Very Big, Very Few, and Far Away: Majority of Companies That Would Pay the Corporate Transit Fee Are From Out-of-State

The proposed Corporate Transit Fee would be targeted to the most profitable corporations in the world, not New Jersey businesses.

Published on May 14, 2024 in Tax and Budget, Transportation

New Jersey’s economy relies on NJ Transit to move millions of residents to their jobs, schools, doctor’s appointments, and grocery stores. However, after decades of disinvestment and with federal pandemic aid about to expire, NJ Transit faces a nearly $800 million shortfall, even after the agency approved a 15 percent fare hike earlier this year.[i] To fully cover the budget deficit and get NJ Transit’s finances back on track, Governor Murphy has proposed the first-ever dedicated source of funding for the agency: a Corporate Transit Fee on the biggest and most profitable corporations in the world, the overwhelming majority of which are headquartered outside of New Jersey.[ii]

The proposed Corporate Transit Fee would generate approximately $1 billion in revenue and only apply to corporations with net profits exceeding $10 million, representing less than 1 percent of all corporate taxpayers in New Jersey.[iii] Because the tax applies to profits made in New Jersey and not just companies located in the state, more than 4 out of 5 of the corporations that would pay the fee are out-of-state and multinational companies.

Despite claims from corporate lobbyists that this fee could hurt New Jersey businesses, the state’s recent history suggests otherwise. Over the last six years, the same companies targeted by the 2.5 percent fee were already paying the same tax rate under the now-expired Corporation Business Tax surcharge, and they made record-breaking profits when the surcharge was in effect while tax revenues increased accordingly.

With the future of NJ Transit on the line, the Corporate Transit Fee would save the agency and ensure that the most profitable corporations in the world contribute their fair share to critical infrastructure that provides as many benefits to these companies as it does to the public.

The Corporate Transit Fee Targets the Top 1 Percent of Corporations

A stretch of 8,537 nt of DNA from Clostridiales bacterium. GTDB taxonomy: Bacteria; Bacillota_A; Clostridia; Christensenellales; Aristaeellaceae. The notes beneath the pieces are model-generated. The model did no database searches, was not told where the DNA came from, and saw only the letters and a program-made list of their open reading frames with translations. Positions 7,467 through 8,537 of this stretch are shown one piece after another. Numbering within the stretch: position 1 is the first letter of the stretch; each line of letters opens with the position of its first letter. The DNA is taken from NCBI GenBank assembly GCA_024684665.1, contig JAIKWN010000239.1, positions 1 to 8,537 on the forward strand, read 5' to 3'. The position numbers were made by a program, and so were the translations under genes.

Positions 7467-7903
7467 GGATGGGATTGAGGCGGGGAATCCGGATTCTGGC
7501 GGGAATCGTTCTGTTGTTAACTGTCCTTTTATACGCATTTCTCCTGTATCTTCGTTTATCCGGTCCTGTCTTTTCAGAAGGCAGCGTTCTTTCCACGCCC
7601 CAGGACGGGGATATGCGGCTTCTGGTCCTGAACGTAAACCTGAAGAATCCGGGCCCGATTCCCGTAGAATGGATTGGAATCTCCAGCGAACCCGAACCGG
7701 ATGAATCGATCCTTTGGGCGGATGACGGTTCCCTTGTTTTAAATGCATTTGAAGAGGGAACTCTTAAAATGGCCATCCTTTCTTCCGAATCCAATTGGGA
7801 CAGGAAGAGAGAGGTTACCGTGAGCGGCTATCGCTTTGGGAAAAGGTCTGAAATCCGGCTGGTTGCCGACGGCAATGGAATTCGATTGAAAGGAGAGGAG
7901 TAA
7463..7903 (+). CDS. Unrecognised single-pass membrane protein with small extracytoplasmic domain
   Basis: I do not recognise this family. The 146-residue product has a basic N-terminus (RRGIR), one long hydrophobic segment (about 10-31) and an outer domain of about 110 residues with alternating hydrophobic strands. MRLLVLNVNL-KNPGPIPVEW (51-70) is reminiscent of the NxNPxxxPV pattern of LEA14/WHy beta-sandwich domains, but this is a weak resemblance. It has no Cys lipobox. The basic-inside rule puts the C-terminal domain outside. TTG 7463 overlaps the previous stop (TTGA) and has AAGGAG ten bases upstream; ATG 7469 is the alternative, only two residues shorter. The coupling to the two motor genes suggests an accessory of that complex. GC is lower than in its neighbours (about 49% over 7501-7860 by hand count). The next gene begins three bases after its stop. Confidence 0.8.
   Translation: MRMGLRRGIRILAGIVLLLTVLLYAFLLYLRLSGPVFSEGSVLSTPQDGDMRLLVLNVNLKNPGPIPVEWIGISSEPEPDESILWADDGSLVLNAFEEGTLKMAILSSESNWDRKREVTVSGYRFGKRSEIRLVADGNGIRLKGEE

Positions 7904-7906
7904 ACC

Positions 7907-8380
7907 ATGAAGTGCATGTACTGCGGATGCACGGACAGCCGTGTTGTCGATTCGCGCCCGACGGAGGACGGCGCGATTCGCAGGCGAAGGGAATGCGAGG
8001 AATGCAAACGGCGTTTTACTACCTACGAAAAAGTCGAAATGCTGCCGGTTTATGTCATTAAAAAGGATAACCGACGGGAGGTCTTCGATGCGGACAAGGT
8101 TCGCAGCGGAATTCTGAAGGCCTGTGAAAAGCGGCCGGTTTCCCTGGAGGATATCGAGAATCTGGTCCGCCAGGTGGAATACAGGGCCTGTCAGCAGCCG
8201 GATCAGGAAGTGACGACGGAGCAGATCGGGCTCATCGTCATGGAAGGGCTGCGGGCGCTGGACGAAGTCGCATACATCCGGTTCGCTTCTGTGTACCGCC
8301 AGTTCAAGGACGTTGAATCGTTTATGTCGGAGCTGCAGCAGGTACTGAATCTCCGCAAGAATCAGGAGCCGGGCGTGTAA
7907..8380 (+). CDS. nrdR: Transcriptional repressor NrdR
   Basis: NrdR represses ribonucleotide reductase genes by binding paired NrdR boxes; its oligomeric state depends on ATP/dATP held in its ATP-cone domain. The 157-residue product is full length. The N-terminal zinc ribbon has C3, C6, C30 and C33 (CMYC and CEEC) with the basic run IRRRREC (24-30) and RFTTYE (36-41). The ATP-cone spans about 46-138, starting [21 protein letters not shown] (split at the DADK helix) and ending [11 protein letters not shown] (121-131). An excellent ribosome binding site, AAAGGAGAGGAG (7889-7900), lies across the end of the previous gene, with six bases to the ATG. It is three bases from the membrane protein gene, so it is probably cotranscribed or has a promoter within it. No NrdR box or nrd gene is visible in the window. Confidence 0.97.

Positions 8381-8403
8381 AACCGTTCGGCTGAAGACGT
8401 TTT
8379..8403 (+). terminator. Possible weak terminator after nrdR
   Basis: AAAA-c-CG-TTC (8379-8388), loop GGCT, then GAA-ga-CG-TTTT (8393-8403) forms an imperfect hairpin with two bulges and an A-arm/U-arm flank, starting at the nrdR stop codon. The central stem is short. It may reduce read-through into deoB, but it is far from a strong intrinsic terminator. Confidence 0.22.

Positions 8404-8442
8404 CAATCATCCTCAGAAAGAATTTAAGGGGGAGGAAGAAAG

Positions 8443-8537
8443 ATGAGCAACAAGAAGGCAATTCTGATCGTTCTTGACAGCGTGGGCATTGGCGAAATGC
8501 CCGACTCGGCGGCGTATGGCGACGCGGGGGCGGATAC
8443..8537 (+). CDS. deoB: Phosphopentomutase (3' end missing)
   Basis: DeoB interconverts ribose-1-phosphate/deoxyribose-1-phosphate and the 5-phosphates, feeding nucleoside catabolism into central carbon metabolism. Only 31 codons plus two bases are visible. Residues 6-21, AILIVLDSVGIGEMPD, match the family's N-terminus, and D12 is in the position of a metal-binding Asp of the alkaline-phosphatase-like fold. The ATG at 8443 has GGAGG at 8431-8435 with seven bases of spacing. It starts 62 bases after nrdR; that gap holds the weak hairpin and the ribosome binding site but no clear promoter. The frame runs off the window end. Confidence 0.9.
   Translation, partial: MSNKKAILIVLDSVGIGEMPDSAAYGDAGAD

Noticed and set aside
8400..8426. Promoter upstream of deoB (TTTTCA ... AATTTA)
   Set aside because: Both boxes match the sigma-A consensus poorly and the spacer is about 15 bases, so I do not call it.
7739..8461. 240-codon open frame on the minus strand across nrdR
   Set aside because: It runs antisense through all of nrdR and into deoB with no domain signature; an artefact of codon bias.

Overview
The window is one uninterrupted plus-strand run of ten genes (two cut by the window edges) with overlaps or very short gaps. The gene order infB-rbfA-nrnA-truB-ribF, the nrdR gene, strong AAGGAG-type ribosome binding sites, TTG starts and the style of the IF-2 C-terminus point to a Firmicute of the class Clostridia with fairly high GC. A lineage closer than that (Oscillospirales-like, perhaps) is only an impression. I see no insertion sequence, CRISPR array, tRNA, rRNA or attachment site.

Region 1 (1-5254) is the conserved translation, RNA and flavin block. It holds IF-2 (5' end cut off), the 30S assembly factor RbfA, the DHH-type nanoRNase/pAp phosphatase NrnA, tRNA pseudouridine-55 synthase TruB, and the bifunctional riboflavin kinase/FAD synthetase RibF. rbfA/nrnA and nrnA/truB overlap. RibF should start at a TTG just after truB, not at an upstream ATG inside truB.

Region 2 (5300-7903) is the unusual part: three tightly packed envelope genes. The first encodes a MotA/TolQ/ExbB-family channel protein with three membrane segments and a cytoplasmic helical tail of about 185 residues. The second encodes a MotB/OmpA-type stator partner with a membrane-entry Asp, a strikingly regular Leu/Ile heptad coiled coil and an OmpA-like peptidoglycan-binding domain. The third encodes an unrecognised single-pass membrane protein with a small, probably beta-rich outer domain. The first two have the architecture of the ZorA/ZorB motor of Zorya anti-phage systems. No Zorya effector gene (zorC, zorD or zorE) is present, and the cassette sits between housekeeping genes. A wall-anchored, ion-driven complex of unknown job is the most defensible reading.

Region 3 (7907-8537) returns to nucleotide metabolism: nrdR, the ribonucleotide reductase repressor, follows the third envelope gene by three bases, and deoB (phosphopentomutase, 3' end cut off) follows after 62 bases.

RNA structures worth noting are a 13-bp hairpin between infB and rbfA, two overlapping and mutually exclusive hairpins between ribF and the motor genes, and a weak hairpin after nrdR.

The Corporate Transit Fee is highly targeted to the most profitable corporations with the highest ability to pay. Out of more than 116,000 corporate filers in the state, the Corporate Transit Fee would only apply to approximately 600 companies, the top 0.5 percent.[iv] The fee would not apply to New Jersey’s mom-and-pop businesses, or even most of the state’s corporations, as more than 99 percent of corporate filers would not pay it.

With corporate profits skyrocketing and large multinational companies concentrating enormous wealth and power, the Corporate Transit Fee would help level the playing field by making the tax code more progressive. Currently, corporate filers in New Jersey pay the same tax rate whether they have $100,000 in annual profit or more than $100 million.[v] This holds New Jersey’s small, midsize, and even large corporations to the same standard as corporate behemoths like Amazon, Walmart, and Bank of America.

The Majority of Companies That Would Pay Are From Out-of-State

Business lobbyists often portray the Corporate Transit Fee as a tax exclusively on New Jersey companies, but the data tells a different story. Among the roughly 600 corporations that would pay the Corporate Transit Fee, more than 4 out of 5 — 81 percent — are headquartered outside New Jersey.[vi] This is a result of the fee’s design, its high annual profit threshold of $10 million, and broader economic realities like increasing corporate concentration and the proliferation of online shopping.

Like other corporate taxes, the Corporate Transit Fee is based on profits generated in New Jersey, regardless of where a company is headquartered. This means that corporations can be subject to the fee even if they do not have any physical presence in the state or employees working here, undermining the already unsubstantiated claims made by business lobbyists that the fee makes the state less attractive to businesses.